Monday, August 30, 2010

Use FujiPlay To Connect Fuji MX-700 With Linux

I discovered that Fujiplay does a great job of connecting my Fuji MX-700 to my Kubuntu computer, while digiKam & gphoto2 fail miserably. Fujiplay is not KDE or Kubuntu specific, or specific to any desktop, so it should work fine with all Linux computers.

In the remainder of the blog entry, I give the details of why I tried Fujiplay, and then rant a little.

At first, I relied on digiKam and gphoto2. Unfortunately, after upgrading KDE, they stopped working properly. I highly recommend that you never use them again, until KDE begins to stabilize.

I assumed that there had to be more software packages out there, that were simple and that just did the simple job of connecting my Linux computer to my Fuji MX-700 camera. It seems that Fujiplay does just that: Fujiplay is a program to control Fujifilm digital cameras under Unix/Linux. It allows you to download pictures, upload pictures, and delete them. You can also press the shutter from the computer..

Fujiplay works wonderfully on my computer. The author does not seem to have any plans for it, other than to debug it to allow other Fuji MX cameras to use it. This means that the software should remain stable, throughout our future Linux upgrades. I highly recommend Fujiplay for all Fuji MX owners. My only problem was needing to turn the camera on and off again, every now and then. For some reason, the photos would stop downloading into my computer. I blame the camera for that, and I am happy to switch it on and off, because the solution is simple.

If you use the software, then please let somebody know what hardware you used, and whether or not it worked for you. This is so important, because it helps us to help other people. In other words, you have freely received this wonderful product that was hard to produce, and by giving feedback, you would be doing your part to ensure that you get better software in return, and your part to make it easier for other people to use it. To give feedback, just send an email to the software author. If you want, you could just simply write the feedback below, and I will send it for you. Please check back here for a response from the software author or from me.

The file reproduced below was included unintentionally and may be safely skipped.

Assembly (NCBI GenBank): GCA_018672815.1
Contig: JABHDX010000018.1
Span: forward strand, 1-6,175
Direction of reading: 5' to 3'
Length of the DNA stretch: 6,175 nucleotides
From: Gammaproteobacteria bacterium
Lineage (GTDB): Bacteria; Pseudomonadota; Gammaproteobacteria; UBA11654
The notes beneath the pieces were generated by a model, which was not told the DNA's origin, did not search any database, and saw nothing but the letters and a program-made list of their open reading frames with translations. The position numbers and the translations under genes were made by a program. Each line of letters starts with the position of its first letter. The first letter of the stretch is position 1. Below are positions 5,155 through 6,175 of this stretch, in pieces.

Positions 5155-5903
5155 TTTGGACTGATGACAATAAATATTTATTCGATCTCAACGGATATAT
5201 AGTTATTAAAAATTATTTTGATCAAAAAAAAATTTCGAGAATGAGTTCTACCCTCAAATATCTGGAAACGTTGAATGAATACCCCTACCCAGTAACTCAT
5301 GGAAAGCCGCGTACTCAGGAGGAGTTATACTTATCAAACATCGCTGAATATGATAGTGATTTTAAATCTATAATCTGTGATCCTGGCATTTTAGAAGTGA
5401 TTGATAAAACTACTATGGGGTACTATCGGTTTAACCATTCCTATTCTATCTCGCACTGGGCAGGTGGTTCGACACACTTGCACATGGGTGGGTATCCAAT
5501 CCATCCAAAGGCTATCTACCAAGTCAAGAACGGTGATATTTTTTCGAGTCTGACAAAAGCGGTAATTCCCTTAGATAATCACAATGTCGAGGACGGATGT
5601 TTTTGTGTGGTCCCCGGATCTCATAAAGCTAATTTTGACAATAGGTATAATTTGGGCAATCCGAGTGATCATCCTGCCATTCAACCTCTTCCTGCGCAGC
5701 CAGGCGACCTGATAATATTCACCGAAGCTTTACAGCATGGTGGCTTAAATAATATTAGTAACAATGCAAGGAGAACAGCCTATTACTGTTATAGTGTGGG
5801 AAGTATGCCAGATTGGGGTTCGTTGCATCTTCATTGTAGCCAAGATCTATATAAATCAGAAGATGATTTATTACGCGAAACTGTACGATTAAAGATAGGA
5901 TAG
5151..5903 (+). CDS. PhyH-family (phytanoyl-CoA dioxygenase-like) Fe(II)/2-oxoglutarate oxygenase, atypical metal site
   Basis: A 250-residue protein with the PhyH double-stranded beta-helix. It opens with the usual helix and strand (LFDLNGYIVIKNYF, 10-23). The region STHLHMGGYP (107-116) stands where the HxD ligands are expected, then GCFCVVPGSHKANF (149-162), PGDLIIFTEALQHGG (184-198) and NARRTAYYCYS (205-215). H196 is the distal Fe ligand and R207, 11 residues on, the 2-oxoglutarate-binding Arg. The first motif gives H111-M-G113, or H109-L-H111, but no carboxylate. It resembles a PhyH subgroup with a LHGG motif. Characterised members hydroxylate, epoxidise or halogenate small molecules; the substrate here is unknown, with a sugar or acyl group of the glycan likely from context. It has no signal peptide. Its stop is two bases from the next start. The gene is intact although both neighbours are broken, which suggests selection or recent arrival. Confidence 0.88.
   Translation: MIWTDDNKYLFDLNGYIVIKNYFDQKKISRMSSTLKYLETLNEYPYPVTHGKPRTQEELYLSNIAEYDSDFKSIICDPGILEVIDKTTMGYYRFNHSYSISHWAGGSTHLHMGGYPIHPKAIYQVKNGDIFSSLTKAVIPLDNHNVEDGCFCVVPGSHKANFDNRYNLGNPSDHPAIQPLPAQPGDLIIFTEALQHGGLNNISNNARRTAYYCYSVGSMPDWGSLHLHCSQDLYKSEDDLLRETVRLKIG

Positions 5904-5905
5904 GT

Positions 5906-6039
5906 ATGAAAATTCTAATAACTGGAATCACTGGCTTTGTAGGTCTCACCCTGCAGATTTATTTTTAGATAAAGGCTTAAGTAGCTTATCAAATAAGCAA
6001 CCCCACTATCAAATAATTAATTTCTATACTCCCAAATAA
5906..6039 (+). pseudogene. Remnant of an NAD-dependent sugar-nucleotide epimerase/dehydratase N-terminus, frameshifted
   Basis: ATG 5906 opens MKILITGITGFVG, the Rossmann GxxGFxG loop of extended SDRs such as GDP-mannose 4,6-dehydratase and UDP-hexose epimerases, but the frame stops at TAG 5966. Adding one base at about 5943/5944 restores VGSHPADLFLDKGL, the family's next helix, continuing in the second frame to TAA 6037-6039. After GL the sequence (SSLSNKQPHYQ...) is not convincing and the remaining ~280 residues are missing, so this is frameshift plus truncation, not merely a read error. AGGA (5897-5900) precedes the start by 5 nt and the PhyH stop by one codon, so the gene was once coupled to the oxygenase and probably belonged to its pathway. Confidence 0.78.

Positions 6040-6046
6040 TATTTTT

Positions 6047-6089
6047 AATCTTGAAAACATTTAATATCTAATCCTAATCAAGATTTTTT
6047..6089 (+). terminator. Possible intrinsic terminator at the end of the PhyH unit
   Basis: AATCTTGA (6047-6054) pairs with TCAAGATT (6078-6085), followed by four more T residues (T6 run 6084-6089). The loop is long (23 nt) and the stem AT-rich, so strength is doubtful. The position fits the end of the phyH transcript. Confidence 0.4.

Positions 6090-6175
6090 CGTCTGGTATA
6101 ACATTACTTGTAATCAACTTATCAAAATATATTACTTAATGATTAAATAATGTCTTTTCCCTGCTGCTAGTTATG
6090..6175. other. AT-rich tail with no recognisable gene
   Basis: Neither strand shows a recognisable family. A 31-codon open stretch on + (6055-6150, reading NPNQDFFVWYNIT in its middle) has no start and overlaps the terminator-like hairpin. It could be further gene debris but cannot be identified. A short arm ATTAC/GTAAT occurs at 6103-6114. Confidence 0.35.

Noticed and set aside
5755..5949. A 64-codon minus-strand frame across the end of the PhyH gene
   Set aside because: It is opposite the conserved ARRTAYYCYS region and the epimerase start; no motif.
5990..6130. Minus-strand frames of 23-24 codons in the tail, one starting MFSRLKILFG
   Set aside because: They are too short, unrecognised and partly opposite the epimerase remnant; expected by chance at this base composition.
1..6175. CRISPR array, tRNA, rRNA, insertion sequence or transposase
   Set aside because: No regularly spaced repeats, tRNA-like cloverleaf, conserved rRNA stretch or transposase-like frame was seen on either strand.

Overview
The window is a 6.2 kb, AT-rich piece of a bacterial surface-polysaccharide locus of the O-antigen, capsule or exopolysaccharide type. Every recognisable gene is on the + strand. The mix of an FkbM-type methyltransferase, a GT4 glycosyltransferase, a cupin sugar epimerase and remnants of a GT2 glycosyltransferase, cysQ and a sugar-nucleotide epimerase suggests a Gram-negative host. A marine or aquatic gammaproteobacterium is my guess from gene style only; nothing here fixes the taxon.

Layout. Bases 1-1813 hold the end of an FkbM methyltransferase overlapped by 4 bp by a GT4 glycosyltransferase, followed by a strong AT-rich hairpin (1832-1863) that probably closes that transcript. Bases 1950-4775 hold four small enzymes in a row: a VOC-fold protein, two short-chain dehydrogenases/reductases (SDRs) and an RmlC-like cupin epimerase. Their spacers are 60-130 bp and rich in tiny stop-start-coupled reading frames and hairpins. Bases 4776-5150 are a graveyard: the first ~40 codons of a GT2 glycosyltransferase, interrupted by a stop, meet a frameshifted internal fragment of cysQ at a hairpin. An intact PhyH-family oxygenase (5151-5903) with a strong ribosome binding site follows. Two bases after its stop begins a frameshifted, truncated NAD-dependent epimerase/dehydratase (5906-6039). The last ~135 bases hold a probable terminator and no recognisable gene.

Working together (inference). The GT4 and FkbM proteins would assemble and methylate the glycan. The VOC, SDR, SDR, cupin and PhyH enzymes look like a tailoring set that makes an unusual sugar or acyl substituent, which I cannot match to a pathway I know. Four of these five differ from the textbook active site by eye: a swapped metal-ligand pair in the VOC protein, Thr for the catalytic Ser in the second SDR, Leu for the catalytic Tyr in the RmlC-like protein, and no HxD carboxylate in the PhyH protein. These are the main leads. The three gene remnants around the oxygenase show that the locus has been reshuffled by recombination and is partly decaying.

I would like to make a small rant. I assumed that my camera would be considered legacy hardware by now, and that it probably would not work with modern hardware, because the programmers probably could not be bothered with making the modern software work with legacy hardware. I believe this to be true, because I notice that many software packages no longer work on my computer. They worked fine before, but now there are many complaints about software not working, and as far as I know, there is absolutely no response from the software developers. It is pitiful that after all these years, we are still stuck with web browsers [Opera] that still do not render fonts and HTML 4.01 properly, web browsers that are bloated, web browsers that still do not give complete control over the content and style of the entire web site, and office software [] that do not have a consistent way of doing things.


  1. how do you like debian? i trashed vista off my laptop and put ubuntu -- how could i not be happy about that?! :)

  2. I love it for when I'm looking for a basic system. I think that the problems occur when they try to get clever. In the case of KDE, they tried to design and build everything from scratch, which sets the system back 5 - 10 years, in my opinion. It's as if the system is as immature as a system from 2005.

    I remember positive things about Ubuntu on my desktop, but I had to be really stupid, and install Kubuntu over it.

    I'm glad that you installed Ubuntu, because that means it'll be easy for our hardware to network, if we need to.

    It sounds as if you have been having positive experiences with Ubuntu. If you learn any stuff, such as a work around, then will you end up bloging about it?